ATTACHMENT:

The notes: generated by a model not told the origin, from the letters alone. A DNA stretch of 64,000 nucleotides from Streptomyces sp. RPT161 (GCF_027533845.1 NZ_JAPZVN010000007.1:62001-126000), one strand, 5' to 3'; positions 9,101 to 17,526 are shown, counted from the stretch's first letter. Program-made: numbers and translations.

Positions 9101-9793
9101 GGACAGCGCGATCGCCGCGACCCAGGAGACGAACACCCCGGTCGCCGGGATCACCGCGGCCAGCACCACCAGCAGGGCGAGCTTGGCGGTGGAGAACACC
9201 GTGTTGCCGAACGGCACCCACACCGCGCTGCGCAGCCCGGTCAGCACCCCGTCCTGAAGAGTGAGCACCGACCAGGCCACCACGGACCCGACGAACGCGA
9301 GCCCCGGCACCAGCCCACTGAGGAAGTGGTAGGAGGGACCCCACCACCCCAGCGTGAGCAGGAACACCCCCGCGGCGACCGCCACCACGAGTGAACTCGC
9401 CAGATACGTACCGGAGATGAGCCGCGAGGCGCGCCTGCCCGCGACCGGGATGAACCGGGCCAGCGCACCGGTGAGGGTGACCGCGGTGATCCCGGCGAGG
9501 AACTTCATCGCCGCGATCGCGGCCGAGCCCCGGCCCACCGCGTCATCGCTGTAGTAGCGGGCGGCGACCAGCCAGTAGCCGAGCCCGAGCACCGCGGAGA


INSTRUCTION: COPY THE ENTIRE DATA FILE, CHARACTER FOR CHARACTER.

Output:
The notes: generated by a model not told the origin, from the letters alone. A DNA stretch of 64,000 nucleotides from Streptomyces sp. RPT161 (GCF_027533845.1 NZ_JAPZVN010000007.1:62001-126000), one strand, 5' to 3'; positions 9,101 to 17,526 are shown, counted from the stretch's first letter. Program-made: numbers and translations.

Positions 9101-9793
9101 GGACAGCGCGATCGCCGCGACCCAGGAGACGAACACCCCGGTCGCCGGGATCACCGCGGCCAGCACCACCAGCAGGGCGAGCTTGGCGGTGGAGAACACC
9201 GTGTTGCCGAACGGCACCCACACCGCGCTGCGCAGCCCGGTCAGCACCCCGTCCTGAAGAGTGAGCACCGACCAGGCCACCACGGACCCGACGAACGCGA
9301 GCCCCGGCACCAGCCCACTGAGGAAGTGGTAGGAGGGACCCCACCACCCCAGCGTGAGCAGGAACACCCCCGCGGCGACCGCCACCACGAGTGAACTCGC
9401 CAGATACGTACCGGAGATGAGCCGCGAGGCGCGCCTGCCCGCGACCGGGATGAACCGGGCCAGCGCACCGGTGAGGGTGACCGCGGTGATCCCGGCGAGG
9501 AACTTCATCGCCGCGATCGCGGCCGAGCCCCGGCCCACCGCGTCATCGCTGTAGTAGCGGGCGGCGACCAGCCAGTAGCCGAGCCCGAGCACCGCGGAGA